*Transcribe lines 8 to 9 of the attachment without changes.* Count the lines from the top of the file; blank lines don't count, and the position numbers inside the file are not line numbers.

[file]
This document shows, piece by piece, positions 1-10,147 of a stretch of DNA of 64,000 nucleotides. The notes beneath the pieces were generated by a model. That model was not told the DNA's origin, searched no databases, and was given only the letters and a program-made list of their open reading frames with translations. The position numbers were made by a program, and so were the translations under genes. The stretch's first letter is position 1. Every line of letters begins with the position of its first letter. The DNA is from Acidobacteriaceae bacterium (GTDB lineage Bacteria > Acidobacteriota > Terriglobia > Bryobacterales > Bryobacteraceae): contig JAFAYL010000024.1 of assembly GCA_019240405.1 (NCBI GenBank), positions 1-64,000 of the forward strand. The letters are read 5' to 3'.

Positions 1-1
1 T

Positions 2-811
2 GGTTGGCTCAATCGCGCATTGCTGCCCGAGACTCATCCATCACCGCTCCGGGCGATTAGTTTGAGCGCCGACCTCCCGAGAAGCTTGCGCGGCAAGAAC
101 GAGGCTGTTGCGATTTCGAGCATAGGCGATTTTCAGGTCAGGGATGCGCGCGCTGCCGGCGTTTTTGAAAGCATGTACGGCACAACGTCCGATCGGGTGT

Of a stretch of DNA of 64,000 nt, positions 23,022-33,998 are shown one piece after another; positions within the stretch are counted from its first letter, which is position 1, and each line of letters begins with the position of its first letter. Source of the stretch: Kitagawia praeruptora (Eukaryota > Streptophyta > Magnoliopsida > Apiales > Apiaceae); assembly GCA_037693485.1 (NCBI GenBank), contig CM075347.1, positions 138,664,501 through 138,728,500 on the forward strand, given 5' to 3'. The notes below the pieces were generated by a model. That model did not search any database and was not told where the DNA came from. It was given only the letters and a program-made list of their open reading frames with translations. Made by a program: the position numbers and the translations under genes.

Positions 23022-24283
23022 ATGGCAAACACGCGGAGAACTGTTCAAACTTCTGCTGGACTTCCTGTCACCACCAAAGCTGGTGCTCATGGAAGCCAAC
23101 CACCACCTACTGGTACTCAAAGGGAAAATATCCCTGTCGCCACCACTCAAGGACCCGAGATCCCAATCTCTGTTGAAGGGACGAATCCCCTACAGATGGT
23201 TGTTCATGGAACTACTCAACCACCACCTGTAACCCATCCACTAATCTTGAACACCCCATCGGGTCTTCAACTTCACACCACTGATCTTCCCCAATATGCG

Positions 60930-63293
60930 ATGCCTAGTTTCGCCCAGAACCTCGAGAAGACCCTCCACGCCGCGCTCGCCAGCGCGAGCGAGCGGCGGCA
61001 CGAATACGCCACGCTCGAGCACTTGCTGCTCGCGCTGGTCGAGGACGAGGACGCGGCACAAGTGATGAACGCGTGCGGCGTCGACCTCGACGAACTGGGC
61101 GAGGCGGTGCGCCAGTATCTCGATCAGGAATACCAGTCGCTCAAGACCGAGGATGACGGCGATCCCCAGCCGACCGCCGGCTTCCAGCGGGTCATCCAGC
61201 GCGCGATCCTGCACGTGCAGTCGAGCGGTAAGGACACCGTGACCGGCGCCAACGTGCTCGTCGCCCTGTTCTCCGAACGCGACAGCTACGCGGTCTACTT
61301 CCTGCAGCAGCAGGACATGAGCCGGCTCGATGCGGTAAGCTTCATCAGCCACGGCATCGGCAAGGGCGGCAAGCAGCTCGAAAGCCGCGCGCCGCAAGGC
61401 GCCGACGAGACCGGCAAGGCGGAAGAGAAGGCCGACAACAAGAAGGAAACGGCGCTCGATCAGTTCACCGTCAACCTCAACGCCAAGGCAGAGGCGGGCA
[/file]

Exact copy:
Positions 23022-24283
23022 ATGGCAAACACGCGGAGAACTGTTCAAACTTCTGCTGGACTTCCTGTCACCACCAAAGCTGGTGCTCATGGAAGCCAAC